Two prime examples of this are the so-called “Spitzer Decree” and section 404 of the Sarbanes-Oxley Act. In both cases, they were necessary and positive reforms. But they lacked the sort of language that would adjust their effects to fit the size of the companies involved.

    The Spitzer Decree, named after Eliot Spitzer, resulted from the Late Trading & Market Timing Investigations in 2003. Spitzer uncovered hedge funds and mutual fund companies involved in illegal “late trading” of mutual funds. The decree, part of a legal settlement with investment banks, prohibited banks from using fees for research products. This addressed the conflict-of-interest issue revealed by Spitzer’s investigation.

    The Sarbanes-Oxley Act of 2002 was passed after Enron, WorldCom, and Tyco scandals. It aimed to restore investor trust by implementing tighter accounting regulations. Section 404 required public companies to have strict internal controls for accurate reporting.

    Saving the Small Cap Market Index: Why were they important?

    In both cases, the reforms were a net positive (depending on who you ask). They helped create public markets that were safer and more transparent. Allowing individual and retail investors to invest in public companies and mutual funds with confidence. However, they also demonstrated that not all stocks are created the same.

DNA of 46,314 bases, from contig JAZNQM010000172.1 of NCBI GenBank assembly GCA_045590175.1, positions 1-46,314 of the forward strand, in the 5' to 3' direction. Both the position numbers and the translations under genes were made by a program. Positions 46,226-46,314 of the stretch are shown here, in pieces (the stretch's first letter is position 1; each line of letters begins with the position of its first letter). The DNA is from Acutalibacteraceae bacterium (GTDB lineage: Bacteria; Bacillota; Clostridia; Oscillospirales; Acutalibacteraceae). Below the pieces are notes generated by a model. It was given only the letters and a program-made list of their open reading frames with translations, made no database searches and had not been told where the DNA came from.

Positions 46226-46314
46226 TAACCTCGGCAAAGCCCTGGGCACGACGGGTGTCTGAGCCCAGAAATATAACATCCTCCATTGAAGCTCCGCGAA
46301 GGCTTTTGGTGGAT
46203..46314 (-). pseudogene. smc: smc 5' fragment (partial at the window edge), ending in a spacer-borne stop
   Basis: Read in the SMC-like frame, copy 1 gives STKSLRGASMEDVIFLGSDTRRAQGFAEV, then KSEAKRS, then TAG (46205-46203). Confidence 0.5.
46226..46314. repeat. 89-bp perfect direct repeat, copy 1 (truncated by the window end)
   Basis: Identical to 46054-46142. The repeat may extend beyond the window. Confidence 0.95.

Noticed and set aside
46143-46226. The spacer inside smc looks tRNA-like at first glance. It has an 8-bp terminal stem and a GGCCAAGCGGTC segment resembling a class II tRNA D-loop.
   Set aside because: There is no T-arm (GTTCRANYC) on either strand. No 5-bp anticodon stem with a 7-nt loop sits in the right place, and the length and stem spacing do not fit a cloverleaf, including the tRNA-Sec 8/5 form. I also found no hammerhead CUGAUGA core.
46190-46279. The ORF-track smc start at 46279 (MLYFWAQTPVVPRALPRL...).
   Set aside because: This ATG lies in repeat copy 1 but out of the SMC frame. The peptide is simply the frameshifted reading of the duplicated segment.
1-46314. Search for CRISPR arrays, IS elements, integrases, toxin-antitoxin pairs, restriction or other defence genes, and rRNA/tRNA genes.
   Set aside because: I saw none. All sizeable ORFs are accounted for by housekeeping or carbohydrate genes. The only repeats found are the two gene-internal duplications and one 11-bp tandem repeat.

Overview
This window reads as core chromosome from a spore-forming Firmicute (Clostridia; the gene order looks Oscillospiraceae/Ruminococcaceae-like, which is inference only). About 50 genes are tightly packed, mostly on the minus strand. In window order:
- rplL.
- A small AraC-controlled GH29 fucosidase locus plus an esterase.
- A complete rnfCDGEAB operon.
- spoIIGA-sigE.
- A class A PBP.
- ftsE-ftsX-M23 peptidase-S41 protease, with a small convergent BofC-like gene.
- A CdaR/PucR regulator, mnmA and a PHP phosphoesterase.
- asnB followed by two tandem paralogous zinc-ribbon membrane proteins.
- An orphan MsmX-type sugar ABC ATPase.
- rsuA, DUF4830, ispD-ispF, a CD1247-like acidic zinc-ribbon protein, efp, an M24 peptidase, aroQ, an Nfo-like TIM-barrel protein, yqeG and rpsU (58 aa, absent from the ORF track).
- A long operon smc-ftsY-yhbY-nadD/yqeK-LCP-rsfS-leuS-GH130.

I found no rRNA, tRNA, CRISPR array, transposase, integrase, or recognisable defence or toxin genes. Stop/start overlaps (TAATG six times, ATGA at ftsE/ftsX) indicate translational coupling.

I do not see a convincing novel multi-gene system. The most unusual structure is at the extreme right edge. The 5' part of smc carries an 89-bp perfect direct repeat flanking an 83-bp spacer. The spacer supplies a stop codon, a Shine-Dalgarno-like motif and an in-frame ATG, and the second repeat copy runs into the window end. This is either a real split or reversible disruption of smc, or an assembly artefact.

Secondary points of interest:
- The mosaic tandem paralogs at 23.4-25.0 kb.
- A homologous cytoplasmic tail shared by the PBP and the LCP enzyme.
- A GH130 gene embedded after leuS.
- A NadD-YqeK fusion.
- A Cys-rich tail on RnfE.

The sort of research banned by the Spitzer Decree was essential to small-cap stocks. No one needs a research report to know what Apple does. But that’s not so true for those companies that have yet to make a name for themselves.

    “Spitzer basically killed the small-cap research industry,” said Dara Albright, Co-Founder of the LendIt Conference.

    Sarbanes-Oxley, meanwhile, created a range of new expenses for all public companies. For larger firms, the new expenses were (arguably) more than manageable. But for a struggling small-cap company? Now, the basic costs of going public represent a heavy burden. At a time in a company’s life cycle when every penny matters.